4. When she wants something, empathize. Big time, and in the child's language. I love the advice of Dr. Harvey Karp on how to get on a tantruming toddler's wavelength in this and several related videos: http://www.youtube.com/watch?v=G6KnVPUdEgQ&feature=re... . Once your little girl realizes you do care about what she wants, she's more likely to be able to calm down and cooperate with what you need from her. And there are lots of positive ways to approach this, rather than just saying no. They hear no so often, and they can be so frustrated by it. And they learn to tune it out. So look for ways of finding a mutual "yes," as in "Here, play with this," or "Can you hop over to me like a bunny?" instead of "No, don't touch that," or "Stop that and come here right now!" Save "no" for those occasions when children are trying something dangerous.

5. Keep it playful. Children learn primarily through play. You may need help with this if your parents didn't model a lighthearted and cheerful approach when you were little. The book Playful Parenting is a great resource. Your daughter's sense of humor is developing, and you'll both be happier if you can nurture that. (Also be aware that some "behaviors," like throwing, are a natural experimental activity for kids, a form of play that is programmed into them for the purpose of developing brain/body connections. Find plenty of "acceptable" play outlets for those repeating behaviors.)

6. There will also be times when you must have her cooperation, like diapering or trips to the store, so keep a special toy that she gets to play with only at those times or keep her as playfully engaged in the process as possible. This often requires creativity, because each child is different.

7. Here's a big one: give advance notice when you'll want her to be doing anything differently, especially when she's grooving on her activity/play. All children absolutely hate unexpected transitions (and so do most adults). With my grandson, we let him know at least a couple of times that a change is coming ("We're going to go to the store / have lunch / take a nap pretty soon." … and then a second alert one minute before making the change.)

8. Whatever the next activity is, make it sound as desirable as possible. Give some detail about the ride in the car, or a favorite food at lunch, or sweet snuggles before nap. Be positive and enthusiastic. Be calm. Be "as inevitable as the tides." Desperation will show, and even though she's too young to deliberately plan a power struggle, she will quite naturally sense any cracks in your resolve in an attempt to meet her own emotional needs. And this is where future power struggles truly can begin.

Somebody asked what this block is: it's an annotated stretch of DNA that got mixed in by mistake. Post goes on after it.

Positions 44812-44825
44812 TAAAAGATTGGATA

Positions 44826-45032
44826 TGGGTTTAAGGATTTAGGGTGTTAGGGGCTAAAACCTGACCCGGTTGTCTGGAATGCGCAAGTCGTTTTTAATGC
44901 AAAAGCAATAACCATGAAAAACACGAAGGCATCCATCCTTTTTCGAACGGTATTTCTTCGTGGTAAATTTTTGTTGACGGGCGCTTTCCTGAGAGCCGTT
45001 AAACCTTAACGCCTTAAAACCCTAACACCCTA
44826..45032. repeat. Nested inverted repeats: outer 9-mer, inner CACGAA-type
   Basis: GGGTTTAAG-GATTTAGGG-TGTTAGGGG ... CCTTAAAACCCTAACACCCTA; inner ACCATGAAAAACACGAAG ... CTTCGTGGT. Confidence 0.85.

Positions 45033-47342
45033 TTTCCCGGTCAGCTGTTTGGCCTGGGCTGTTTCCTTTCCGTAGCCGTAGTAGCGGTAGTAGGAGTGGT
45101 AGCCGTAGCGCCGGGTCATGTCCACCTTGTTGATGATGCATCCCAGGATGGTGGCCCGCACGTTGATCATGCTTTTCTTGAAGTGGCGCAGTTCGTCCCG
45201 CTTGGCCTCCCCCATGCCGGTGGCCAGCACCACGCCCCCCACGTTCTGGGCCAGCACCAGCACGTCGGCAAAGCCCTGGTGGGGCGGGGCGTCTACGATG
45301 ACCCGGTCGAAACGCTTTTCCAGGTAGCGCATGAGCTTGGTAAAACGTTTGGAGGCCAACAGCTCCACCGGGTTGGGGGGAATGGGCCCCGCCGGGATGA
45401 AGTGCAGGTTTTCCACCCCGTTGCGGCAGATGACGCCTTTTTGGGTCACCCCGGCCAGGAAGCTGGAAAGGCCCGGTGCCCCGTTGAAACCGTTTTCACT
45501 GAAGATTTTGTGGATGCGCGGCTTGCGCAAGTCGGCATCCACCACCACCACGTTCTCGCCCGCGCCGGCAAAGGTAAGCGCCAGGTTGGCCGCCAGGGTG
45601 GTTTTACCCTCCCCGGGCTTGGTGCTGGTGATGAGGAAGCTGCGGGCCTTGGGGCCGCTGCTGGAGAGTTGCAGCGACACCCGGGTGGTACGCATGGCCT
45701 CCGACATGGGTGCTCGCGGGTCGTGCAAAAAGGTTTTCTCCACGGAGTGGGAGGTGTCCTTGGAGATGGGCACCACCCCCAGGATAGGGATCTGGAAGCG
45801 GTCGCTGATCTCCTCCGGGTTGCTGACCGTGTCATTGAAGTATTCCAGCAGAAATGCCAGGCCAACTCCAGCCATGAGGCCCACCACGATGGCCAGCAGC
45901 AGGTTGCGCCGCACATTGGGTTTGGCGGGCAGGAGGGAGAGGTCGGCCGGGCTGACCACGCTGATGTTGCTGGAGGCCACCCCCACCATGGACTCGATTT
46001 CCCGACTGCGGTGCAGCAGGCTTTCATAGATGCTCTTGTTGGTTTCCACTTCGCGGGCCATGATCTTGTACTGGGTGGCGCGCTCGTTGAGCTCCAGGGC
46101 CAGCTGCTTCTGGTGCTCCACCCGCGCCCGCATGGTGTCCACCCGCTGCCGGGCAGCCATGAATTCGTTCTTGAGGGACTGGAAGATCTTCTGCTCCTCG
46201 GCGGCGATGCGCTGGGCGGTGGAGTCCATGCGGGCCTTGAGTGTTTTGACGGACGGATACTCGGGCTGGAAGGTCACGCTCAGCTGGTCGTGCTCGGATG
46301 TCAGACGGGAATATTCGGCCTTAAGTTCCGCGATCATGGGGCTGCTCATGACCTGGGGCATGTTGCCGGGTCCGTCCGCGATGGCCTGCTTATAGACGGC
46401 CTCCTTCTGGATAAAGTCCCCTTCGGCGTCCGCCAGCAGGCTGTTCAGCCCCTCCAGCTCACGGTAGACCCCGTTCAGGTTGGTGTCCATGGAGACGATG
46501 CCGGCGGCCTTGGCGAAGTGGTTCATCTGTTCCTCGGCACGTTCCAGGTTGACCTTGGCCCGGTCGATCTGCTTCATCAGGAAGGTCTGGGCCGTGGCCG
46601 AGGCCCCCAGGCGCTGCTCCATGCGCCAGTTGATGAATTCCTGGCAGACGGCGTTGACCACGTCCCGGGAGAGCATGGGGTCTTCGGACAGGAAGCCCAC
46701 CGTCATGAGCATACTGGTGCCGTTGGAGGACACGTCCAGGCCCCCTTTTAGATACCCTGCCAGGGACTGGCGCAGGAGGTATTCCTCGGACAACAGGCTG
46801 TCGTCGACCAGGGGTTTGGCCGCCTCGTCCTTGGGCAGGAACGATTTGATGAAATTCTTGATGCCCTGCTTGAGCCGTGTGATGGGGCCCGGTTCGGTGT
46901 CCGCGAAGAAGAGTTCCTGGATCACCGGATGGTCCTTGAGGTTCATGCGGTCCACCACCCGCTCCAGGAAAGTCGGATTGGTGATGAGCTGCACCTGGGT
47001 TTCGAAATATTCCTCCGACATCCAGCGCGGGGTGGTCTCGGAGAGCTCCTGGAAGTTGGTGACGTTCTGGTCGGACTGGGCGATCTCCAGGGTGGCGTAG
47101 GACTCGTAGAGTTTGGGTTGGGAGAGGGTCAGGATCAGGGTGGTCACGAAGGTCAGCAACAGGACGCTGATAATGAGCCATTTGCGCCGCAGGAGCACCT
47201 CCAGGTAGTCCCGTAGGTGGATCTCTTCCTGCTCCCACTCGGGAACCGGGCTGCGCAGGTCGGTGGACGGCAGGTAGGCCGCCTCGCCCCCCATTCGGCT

9. Try to keep demands low when she's tired, over-managed, hungry, or sick. An already frustrated child doesn't have any emotional reserves left with which to cooperate.

10. Get to know her most likely trouble-spots, and plan ahead. For many kids, it's when they want some tempting object or food they've seen. So keep those things out of sight when possible. Baby-proof your home. Be prepared with a distraction – for example, another toy she likes when you have to take something away from her, or a healthy treat when she wants a sugary snack. Laughter, introducing a new game, a few twirls and bounces, hugs or tickles, a goofy song, can help break into her determination to get something she wants (that short attention span is both a curse and a blessing).

11. Avoid bribes, but let her work toward occasional rewards. Don't try to buy cooperation with "IF you'll do X, we'll let you have Y." Instead, phrase it as if she gets to assist in advancing something good for herself: "Hey, as soon as you help me get X done, then we get to do Y." It sounds like a small distinction, but it's important. It gives the child a chance to cooperate in what feels like choice, even when there's no "if" about it.

12. Be sure she gets lots and lots of physical activity during the day. Time outdoors in nature is calming for most children. If she has pent-up energy, it will have to come out some way, and unless channeled in a positive direction, it will likely to add to both your stress and hers.

13. Whatever you are trying to teach will need to be repeated hundreds of times over the next few years. That's completely normal. Attention spans and impulse control are extremely limited in toddlers. Look at your parenting contract, and you'll find it in tiny print under "I agree to the following terms and sacrifices."

14. Spanking and time-outs don't work for every kid, and will sometimes actually backfire over time. Especially with spanking: children may be scared, shocked, or shamed into cooperating, but behaving for the sake of avoiding pain isn't the same thing as developing an internalized sense of "good." Consistent, calm guidance and demonstrations of what you DO want from her will work better in the long run than punishing for what you DON'T want her to do. See more on this by googling The Science of Parenting or Emotion Coaching.

15. Pay attention to what you love and appreciate about your daughter, and make sure she knows. Remind yourself to do this even when you're tired or busy. Children seek attention and approval, and if she knows you're noticing her good moments, she'll try to create more of them. If she doesn't get that positive notice from you, she'll seek attention in other ways, and that often turns out to be misbehavior, because you notice it.

There's one other thing worth considering: some kids are sensitive to chemical exposures, such as auto exhaust, the scents that fill up the detergent aisle or the modern home, and can feel physically and emotionally miserable if they do get exposed. It may help to make a mental note of when and where these events most often, to determine whether this could be part of the problem.